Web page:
I was thinking something similar - the client's email reply as quoted isn't great but we don't know what went before.
The client may be struggling in the pandemic with business problems, home schooling, caring for older relatives and so forth (and of course the OP may equally be stressed out).
I would ideally like to prepare accounts by 6 months after the year end, but I would have probably phoned the client who hadn't yet sent the necessary books to see how they were and agree a timescale of when they could provide the records that worked for him as well as my work schedules and any regulatory deadlines.

Other info does imply the client wasn't a good payer (but did pay) but had also been a client for quite a few years

I think he deserves the info you would give to a new accountant (even if he is going to try and do it himself) and you should send closing TB, fixed assets register, tax computations, passwords and whatever else is applicable/appropriate in a package with letter of disengagement. You could point out filing deadlines are at Companies House and he would need his own gov. gateway account for VAT and tax and all that info is on HMRC website.

I also would not change the registered office (if it's at your office) without warning - you can't assume where he wants it and some people don't want their home visible - you need to ask him to supply the new address for it.

Thanks (0)
avatar
By Tomazaan
09th Apr 2021 12:09

I have read the various replies with interest. Please be very careful if you decide to communicate via email and remember that an email takes on the tone of the reader, not the sender. As Dave said, we have no idea why your ex-client wrote to you as they did. It may be because they are normally rude or it could be because they just could not cope with one more person demanding some action from them. I have made the mistake of trying to sort out a problem via email and made matters far worse.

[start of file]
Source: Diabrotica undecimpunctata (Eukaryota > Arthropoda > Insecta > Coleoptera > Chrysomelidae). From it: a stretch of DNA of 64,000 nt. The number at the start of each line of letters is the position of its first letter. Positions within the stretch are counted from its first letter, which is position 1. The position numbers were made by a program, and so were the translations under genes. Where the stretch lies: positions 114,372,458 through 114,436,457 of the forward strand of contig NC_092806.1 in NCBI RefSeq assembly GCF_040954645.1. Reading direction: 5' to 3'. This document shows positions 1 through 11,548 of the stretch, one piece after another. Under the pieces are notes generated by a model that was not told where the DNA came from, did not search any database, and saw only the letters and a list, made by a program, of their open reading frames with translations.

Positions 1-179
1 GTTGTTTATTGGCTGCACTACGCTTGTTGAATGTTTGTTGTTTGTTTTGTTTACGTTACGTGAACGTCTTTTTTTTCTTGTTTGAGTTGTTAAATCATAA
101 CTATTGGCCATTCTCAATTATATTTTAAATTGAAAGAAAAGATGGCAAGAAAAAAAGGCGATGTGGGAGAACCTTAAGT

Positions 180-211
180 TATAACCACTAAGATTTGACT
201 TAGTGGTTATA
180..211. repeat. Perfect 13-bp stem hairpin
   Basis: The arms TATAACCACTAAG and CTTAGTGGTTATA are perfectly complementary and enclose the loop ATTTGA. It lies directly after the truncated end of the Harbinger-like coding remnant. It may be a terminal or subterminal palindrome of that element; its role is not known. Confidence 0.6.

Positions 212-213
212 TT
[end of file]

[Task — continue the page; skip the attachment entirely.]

Good luck in sorting this out.

Thanks (0)
By Moonbeam
09th Apr 2021 14:13

If you dislike the client and want to get rid then I accept you know what you're talking about. Maybe the client will be the best thing since sliced bread for another accountant. (I doubt it).
As others have said, send an email passing on all the data you could be asked for by a new accountant and warn him that you will charge for any extra data from now on and that your disengagement letter is all you're required to give.
That's it. No more calls and emails. The less time you can spend on him the better.

Thanks (0)
.
By Cheshire
09th Apr 2021 16:02

Send him a link for an ACCA and ATT course and say, start here, there are more exams that you will need before you get to the point where you can do the job.

All joking apart, send all his paperwork back with another copy of the dis-engagement letter. Supply as others have said, what you would to another Accountant. Do not engage further, other than to refer him back to the dis-engagement letter if he wont go away.

Thanks (0)
All Paul Accountants in Leeds
By paulinleeds
10th Apr 2021 22:32

I've had a similar email from a client. It may be true that his accounts and tax return are not due quite yet.

When he is free to provide information does not mean that I'll be free to accept it and work on it straight away.

Clients ask what the deadline is for accounts and tax return. I tell them but also say that I do not work up to deadlines. That creates me with more pressure than required.

What if all clients gave you their records a week or day before deadlines? Do you drop all other work and service them?

He needs to be told straight what is and what is not acceptable if he wishes to work with you.

Thanks (0)

Pages

Share this content